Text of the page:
FOR IMMEDIATE RELEASE
Thursday, April 26, 2007
Contact: HHS Press Office
HHS Joins International Partners to Promote Electronic Health Records Standards
Health and Human Services (HHS) Secretary Mike Leavitt today announced the United States will participate in an international effort to encourage more rapid development and worldwide adoption of standard clinical terminology for electronic health records.
The United States is one of nine charter members of the new International Health Terminology Standards Development Organisation (IHTSDO), which has acquired Systemized Nomenclature of Medicine (SNOMED) Clinical Terms (SNOMED CT) from the College of American Pathologists (CAP). Other charter members are from Australia, Canada, Denmark, Lithuania, the Netherlands, New Zealand, Sweden, and the United Kingdom. Membership is open to all countries.
“International implementation of SNOMED CT is good for everyone engaged in developing electronic health records, and it will open up new opportunities for international collaboration in research and public health surveillance,” Secretary Leavitt said. “This use of a standard terminology will enable the use of health information across borders, facilitate public health surveillance and support evidence-based research.”
The new IHTSDO provides a solid basis for making standard terminology available in developing countries and for aligning SNOMED CT with key international public health standards, including those produced by the World Health Organization. It will also assume responsibility for the ongoing maintenance, development, quality assurance, and distribution of SNOMED CT. The CAP will continue to support Standards Development Organisation operations under an initial three-year contract with the IHTSDO and to provide SNOMED-related products and services as a licensee of the terminology.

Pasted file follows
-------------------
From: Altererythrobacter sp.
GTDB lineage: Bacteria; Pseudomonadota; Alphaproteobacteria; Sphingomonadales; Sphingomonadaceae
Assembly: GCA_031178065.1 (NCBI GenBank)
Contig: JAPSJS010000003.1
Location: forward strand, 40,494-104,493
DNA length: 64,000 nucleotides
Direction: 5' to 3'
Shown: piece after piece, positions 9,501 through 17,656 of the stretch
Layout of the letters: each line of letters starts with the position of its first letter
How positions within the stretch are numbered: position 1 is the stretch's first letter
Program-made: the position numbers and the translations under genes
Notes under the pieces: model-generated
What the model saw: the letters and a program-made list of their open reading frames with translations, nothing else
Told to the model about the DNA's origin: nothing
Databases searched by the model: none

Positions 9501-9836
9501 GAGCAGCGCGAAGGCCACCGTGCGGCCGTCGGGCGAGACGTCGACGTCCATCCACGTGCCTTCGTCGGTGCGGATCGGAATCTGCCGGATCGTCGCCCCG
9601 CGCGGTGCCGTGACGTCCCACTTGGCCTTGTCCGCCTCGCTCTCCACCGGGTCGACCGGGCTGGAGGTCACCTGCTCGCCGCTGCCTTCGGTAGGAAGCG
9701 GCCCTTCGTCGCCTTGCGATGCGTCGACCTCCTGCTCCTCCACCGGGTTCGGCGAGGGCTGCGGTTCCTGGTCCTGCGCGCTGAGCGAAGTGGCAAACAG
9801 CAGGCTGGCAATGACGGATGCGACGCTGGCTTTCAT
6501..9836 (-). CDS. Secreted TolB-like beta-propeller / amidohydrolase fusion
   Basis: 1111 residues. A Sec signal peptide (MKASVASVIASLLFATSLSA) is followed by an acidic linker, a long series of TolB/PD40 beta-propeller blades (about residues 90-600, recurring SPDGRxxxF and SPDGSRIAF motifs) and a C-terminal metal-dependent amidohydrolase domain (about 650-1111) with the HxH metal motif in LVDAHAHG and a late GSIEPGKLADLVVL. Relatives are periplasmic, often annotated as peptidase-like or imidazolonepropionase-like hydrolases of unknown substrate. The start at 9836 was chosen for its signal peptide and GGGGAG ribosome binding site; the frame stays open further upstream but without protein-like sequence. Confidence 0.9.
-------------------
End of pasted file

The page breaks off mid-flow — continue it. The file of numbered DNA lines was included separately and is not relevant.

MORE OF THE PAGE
“Current and potential U.S. users of SNOMED CT will gain some immediate benefits under the new uniform international license terms that will now govern use of SNOMED CT worldwide,” HHS National Coordinator for Health Information Technology Robert Kolodner, M.D., said. “A single license will cover all types of use in both member and non-member countries, with fees applying only to some types of distribution or use in non-member countries.”
SNOMED CT is a designated U.S. standard in several interoperability specifications identified by the Health Information Technology Standards Panel, which are anticipated to be recognized by the HHS Secretary at the end of 2007. SNOMED CT has been available free-of-charge to everyone in the U.S. since 2003, when HHS and other federal agencies reached agreement with the CAP on a ground-breaking nationwide license negotiated by the National Library of Medicine (NLM), a component of HHS’ National Institutes of Health. NLM, the U.S. member of the new organization, represented HHS in negotiations with representatives of charter member countries to establish the rights of IHTSDO members and set the new uniform international license terms.
The NLM will continue to distribute SNOMED CT through its Unified Medical Language System, which incorporates, links, and distributes in a common format more than 100 biomedical and health vocabularies and classifications. NLM will also make SNOMED CT available in its native format as required by the IHTSDO.Details of the U.S. impact of the change in ownership of SNOMED CT and information about obtaining access to it may be found at: http://www.nlm.nih.gov/snomed.
Note: All HHS press releases, fact sheets and other press materials are available at http://www.hhs.gov/news.
Last revised: January 20, 2009